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Waking Up to the Importance of Sleep

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The many idioms about sleep that we incorporate in our daily conversations; phrases such as “beauty sleep” or “let me sleep on it” are an indication of the value we place on a “good night’s sleep.” Research supports this view with consensus that adults need seven to nine hours of sleep each night to maintain good health and to function their best. For a variety of reasons, however, many Americans aren’t getting the sleep they need, and it’s having an impact. One cause contributing to fitful nights is sleep apnea.

There are three primary types of sleep apnea. The most common, Obstructive Sleep Apnea (OSA), occurs when the tongue collapses against the soft palate, which then collapses against the back of the throat. The airway becomes blocked, which generally causes the sleeper to awaken briefly. The symptoms of central sleep apnea are similar, but the airway is not blocked. Instead, the body’s signal to inhale is not transmitted to the brain. Complex sleep apnea combines attributes of both conditions — that is, the airway becomes blocked, but the brain fails to signal the body to breathe.

Although OSA can affect anyone, it is most common in men over the age of 40 and post-menopausal women, particularly those who with overweight or obesity. So while roughly 25 percent of adults experience sleep apnea, that number climbs to 45 percent among adults with obesity. Further, the American Sleep Apnea Association posits that 80 percent of moderate and severe obstructive sleep apnea remains undiagnosed, suggesting an even higher number.  Diabetes, hypertension and hypercholesterolemia — all of which are linked to obesity — also contribute to sleep apnea.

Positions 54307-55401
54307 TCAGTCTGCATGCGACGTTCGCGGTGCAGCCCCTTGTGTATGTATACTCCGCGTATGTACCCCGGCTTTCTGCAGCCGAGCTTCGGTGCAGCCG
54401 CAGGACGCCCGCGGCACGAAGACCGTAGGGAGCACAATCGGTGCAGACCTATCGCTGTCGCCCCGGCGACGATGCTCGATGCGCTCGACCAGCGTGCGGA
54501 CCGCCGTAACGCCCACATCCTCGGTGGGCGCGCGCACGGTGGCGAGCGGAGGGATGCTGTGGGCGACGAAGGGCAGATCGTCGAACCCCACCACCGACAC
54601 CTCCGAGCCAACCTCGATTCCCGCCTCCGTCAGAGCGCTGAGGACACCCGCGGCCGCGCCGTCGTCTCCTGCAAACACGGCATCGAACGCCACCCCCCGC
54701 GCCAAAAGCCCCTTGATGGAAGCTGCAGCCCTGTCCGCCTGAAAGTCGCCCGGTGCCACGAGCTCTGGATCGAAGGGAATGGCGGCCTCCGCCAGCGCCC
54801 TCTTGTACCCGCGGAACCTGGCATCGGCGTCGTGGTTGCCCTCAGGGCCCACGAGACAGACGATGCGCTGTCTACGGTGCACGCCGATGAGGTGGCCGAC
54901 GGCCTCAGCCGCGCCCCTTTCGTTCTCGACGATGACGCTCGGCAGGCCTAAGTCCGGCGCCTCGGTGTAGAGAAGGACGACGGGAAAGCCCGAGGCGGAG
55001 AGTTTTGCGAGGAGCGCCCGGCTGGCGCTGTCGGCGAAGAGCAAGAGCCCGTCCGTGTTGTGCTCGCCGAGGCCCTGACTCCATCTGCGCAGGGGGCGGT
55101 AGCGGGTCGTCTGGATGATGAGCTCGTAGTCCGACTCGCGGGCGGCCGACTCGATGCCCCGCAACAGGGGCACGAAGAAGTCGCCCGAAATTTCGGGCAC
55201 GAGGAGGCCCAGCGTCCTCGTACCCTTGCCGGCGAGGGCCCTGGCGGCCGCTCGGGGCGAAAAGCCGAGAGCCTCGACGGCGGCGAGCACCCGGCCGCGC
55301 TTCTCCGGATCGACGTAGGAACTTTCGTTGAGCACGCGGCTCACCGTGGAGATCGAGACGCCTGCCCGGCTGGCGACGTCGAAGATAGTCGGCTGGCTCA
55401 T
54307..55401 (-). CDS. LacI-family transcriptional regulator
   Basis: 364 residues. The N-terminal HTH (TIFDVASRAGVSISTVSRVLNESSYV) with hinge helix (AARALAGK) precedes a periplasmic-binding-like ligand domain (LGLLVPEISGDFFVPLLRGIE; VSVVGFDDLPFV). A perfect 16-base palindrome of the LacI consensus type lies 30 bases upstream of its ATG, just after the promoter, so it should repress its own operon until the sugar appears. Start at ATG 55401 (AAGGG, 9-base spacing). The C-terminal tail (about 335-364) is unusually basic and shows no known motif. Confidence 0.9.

Outcomes are similar regardless of the type of sleep apnea. Sleep is fragmented throughout the night, especially during Rapid Eye Movement (REM) sleep, which results in poor sleep quality. This often leads to grogginess during the day, which can impact the ability to work or drive, and also can increase anxiety, depression, mood problems and insomnia.  A brutal cycle is created because obesity contributes to sleep apnea, while at the same time inadequate sleep predisposes people to gain weight. A weight gain of 10 percent can increase the risk of disease progression by six times for people who suffer from mild OSA.

Fortunately there are options, with Continuous Positive Airway Pressure (CPAP) as the most conventional treatment for OSA. However, because obesity and limited physical activity are associated with OSA, exercise and weight loss are key treatment areas. Losing 10 percent of body weight correlates to a 20 percent improvement in the severity of OSA.  In severe cases, bariatric surgery may be recommended to address both issues.

OSA is increasing in direct relation to the continued rise of obesity and, as such, early diagnosis and education are critical to overcoming not only obesity and sleep apnea, but also the metabolic syndrome with which they are associated. With focus and attention, we might all be lucky enough to “sleep like babies!”

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